This March issue is a little different — in a very good way, I think. It contains a number of interesting articles: Talbot discussing the “state of the union” of HARDI, Emily giving us some insight on the competitive advantage of training and development of the workforce, John on advocacy, Richard on the Counter Certification Program and a discussion on the Distribution Learning Network (DLN) training network offered by HARDI. The content of these articles ensures that our members have the information to maximize the value of the organization to their companies.

As this issue reaches your desk, our company is in the middle of planning and budgeting for the next fiscal year. Our year ends in March, and when reviewing the contents of this month's publication, I reflected on how much we have used the organization's tools in recent months.

In Texas, we are a very seasonal business if the focus is on air conditioning. We never have enough people in the summer, and we have a lot of extra time in the winter (although I'm not sure all of our employees would agree). We tend to do things in the winter that revolve around training, the ability to see customers that are usually very busy in the summer, budgeting, strategizing, benchmarking and opening or upgrading branch locations. We have used the DLN for training our employees and are very pleased with the ability to keep track of all the courses our employees have taken, the breadth of courses available and the online aspect of the courses. We use the HARDI profit report for checking our performance metrics against both average and high performing companies. If we are not performing as we should, this becomes part of our plans for the upcoming year. We use the TRENDS reports to validate our projections for the upcoming year and pay close attention to the phase management suggestions.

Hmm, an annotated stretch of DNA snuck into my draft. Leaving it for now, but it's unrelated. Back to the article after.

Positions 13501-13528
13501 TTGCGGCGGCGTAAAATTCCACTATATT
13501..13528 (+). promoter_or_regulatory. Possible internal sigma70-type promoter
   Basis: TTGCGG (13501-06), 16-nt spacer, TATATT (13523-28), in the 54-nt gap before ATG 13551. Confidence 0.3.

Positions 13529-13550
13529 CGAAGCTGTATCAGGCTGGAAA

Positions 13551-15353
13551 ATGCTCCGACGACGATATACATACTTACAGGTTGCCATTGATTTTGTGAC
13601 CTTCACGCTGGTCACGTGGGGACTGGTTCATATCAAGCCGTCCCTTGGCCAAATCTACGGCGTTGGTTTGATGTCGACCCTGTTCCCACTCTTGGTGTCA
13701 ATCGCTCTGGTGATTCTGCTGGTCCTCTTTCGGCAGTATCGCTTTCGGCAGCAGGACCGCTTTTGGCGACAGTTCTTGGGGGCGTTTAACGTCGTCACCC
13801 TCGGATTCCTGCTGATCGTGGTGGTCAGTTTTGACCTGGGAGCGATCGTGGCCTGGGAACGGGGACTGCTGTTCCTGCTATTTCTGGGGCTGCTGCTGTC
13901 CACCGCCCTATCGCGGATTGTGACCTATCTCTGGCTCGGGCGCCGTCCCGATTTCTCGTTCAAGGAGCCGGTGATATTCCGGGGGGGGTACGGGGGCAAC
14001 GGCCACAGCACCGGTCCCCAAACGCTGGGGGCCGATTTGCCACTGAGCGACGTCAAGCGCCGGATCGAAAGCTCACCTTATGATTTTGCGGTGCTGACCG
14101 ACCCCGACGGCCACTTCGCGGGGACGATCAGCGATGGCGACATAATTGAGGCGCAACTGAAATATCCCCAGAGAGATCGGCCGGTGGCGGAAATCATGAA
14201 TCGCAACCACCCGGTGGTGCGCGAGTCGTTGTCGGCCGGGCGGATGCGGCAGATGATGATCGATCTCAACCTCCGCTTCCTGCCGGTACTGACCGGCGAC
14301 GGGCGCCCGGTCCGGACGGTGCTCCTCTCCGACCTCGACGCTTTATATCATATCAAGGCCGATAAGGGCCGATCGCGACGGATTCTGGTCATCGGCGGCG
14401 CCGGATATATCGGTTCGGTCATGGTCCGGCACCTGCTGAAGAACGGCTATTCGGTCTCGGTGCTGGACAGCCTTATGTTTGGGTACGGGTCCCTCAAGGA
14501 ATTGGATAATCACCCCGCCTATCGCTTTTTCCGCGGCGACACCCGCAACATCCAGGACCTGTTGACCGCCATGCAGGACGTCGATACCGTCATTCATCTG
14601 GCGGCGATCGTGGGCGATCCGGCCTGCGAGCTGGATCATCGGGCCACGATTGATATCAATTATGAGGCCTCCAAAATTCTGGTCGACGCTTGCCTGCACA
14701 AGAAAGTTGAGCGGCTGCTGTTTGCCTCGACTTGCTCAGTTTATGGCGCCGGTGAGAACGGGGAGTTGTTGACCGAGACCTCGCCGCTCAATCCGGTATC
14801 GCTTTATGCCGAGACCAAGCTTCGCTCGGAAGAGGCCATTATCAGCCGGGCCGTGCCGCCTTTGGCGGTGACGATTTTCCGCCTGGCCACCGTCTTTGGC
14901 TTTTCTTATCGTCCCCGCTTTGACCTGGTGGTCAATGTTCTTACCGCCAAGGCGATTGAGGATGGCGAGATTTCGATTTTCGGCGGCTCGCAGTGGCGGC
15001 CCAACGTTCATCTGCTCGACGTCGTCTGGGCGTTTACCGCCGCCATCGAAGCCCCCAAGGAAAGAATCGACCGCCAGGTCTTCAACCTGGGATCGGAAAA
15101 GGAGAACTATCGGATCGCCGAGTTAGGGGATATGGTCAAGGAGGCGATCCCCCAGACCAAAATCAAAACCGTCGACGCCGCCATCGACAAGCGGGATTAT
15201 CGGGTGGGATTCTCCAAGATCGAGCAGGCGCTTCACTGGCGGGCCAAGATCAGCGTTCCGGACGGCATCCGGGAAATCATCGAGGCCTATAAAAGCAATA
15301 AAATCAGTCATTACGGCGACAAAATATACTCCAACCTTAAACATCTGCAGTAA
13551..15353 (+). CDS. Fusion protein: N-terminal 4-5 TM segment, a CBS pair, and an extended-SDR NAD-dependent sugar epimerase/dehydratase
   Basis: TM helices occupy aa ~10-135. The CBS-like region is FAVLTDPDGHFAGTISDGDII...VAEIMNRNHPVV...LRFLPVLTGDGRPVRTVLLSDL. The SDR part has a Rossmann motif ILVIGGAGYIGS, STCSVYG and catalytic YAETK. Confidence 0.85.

Alan Beaulieu, HARDI's economist, suggested we were in phase “A” in our region last year, and we started some of the suggested action plans, including hiring people, investing in infrastructure and introducing new product lines. We learned more about the Texas A&M methodology to stratify our inventory and our customers last year, ran several test cases, have refined this over the winter and will be using this new approach in the upcoming year.

We have utilized Talbot's and Jon's communications and efforts to influence our representatives concerning issues such as LIFO and 25C in recent months; at the time of this writing, we are aware of two issues originating from the NLRB concerning (potentially) published notices in our workplace, and the issue of access if you allow any other organization (such as blood drives or charities) into your place of business.

Finally, I recommend that everyone read the NAW publication, Facing the Forces of Change: Decisive Actions for an Uncertain Economy, authored by Guy Blissett. I've been a longtime fan of this series, and this edition is very thought-provoking. We are using this book as a guide for some of our strategic planning. HARDI and its association with organizations such as Texas A&M and NAW bring huge amounts of value to our company.

Enjoy this issue — I think you will find it very rewarding; it is worth reflecting on all the ways you do or can use the resources of the organization.